The shirtless man doing taekwondo, the child staring blankly across the table at dad’s empty chair, both parents celebrating a baby’s first Christmas and the couple who cannot get pregnant, and Melissa moving earnestly from one person to the next. These are the new characters of Christmas.
The meaning of Christmas in Germany, however, gives the church freedom to proclaim the miraculous story of Jesus once again—that Christ was born for all people, that outsiders from the East are welcomed to greet the newborn Savior, and that lowly shepherds can proclaim the Good News of great joy.
If we stumble on our doubt sometimes, does that mean we aren’t blessed? No. But, consider it to be a blessing when faith is strong. We recognize that there are seasons in our faith lives. Sometimes, our faith may be as solid as the ground that we stand upon. Then, there are times when faith feels like a cliff that we hang on to by our fingertips. Yet, take comfort: it is still faith.
Indeed, looking up to see the heavens on a moonless night sky and seeing the Milky Way drape itself across the firmament is something I should do more often. Perhaps the shepherds were doing just that very thing one night in the fields near Bethlehem.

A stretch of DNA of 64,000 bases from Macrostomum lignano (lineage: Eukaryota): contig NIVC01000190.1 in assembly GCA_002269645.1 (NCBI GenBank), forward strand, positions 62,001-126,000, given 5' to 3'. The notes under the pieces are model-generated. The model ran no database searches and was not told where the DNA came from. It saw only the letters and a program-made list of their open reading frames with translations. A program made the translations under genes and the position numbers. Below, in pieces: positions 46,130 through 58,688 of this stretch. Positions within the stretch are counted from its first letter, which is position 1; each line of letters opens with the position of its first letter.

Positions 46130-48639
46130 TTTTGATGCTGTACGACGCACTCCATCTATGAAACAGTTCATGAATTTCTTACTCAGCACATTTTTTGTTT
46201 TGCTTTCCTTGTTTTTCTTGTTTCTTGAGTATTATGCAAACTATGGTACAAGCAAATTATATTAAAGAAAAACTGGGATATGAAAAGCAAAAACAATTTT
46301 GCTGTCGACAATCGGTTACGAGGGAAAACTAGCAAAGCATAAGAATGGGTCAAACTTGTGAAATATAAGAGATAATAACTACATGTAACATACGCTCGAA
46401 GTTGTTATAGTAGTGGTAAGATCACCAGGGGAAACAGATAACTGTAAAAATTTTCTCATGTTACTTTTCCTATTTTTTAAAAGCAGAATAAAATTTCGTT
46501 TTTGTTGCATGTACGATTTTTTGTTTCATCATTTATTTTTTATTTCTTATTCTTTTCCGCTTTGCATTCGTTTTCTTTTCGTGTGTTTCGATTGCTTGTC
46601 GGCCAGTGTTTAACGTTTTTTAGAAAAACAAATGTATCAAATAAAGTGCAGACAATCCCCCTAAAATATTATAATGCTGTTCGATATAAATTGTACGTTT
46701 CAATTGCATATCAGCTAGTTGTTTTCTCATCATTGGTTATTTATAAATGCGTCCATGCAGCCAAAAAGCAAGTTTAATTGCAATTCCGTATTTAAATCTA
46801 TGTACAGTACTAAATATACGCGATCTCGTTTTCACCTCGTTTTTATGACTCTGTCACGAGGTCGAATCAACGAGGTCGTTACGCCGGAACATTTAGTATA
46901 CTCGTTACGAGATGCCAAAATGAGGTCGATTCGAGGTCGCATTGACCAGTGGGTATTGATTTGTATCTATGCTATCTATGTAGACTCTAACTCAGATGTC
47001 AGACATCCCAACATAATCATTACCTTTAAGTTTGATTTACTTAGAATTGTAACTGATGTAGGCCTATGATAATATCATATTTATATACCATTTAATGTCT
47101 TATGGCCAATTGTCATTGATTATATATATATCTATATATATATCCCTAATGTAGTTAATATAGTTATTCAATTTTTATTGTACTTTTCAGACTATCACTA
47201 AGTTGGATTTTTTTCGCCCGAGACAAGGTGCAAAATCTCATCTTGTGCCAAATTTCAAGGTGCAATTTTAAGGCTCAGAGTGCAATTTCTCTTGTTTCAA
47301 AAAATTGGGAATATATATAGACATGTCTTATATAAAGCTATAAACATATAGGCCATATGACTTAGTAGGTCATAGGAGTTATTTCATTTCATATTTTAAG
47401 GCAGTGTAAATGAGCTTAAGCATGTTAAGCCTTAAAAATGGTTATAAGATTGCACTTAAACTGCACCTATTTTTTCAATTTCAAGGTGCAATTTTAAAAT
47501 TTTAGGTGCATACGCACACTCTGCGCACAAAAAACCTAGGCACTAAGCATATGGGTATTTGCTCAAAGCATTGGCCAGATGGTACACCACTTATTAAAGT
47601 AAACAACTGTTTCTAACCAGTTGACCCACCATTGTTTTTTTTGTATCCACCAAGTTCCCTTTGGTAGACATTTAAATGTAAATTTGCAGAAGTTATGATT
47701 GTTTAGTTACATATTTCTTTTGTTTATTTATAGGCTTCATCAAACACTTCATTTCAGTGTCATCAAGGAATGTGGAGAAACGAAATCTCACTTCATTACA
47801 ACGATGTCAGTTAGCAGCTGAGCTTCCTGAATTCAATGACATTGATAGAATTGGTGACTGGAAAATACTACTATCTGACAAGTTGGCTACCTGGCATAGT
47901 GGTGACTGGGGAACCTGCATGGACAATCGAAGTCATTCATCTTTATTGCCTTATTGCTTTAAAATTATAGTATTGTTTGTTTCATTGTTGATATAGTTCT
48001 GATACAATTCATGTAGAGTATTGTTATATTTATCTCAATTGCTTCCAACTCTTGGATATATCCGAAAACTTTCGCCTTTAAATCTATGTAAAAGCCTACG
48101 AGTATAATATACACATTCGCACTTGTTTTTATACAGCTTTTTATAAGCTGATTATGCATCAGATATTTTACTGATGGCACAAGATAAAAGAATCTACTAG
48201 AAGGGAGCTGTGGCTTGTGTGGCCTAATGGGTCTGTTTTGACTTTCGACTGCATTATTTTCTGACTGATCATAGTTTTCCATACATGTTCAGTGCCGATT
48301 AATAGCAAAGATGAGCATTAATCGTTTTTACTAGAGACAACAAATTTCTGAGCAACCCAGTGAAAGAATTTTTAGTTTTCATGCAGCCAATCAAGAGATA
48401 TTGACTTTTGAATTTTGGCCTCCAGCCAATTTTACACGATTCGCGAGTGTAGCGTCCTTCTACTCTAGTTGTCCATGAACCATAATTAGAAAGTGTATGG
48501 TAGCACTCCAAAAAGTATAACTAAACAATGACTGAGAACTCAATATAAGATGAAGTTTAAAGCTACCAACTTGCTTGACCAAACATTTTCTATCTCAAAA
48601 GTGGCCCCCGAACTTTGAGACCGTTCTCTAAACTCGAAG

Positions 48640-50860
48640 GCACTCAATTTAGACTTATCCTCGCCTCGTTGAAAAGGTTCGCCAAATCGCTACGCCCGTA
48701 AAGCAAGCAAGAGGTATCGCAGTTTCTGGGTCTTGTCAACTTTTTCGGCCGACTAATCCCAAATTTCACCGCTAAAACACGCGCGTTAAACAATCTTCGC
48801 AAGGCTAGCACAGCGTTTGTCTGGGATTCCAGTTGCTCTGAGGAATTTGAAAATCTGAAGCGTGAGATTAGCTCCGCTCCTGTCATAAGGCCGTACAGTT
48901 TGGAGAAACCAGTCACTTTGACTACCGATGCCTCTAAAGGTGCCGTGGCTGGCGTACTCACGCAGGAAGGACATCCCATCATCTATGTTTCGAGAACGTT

None of these sad truths seem to fit the questions we normally ask about American wars: “Are we winning?” “Are we safer?” “Who are the good guys, and who are the bad guys?” Rather, in the Battle for Mosul, all the major players are “bad."
In the past decade or so, the march toward globalism and our settled faith in democracy have gone largely unchallenged; however, a variety of political chickens have come home to roost in this past year, exposing the messy reality of systemic corruption and manifesting in a surge of populism around the world.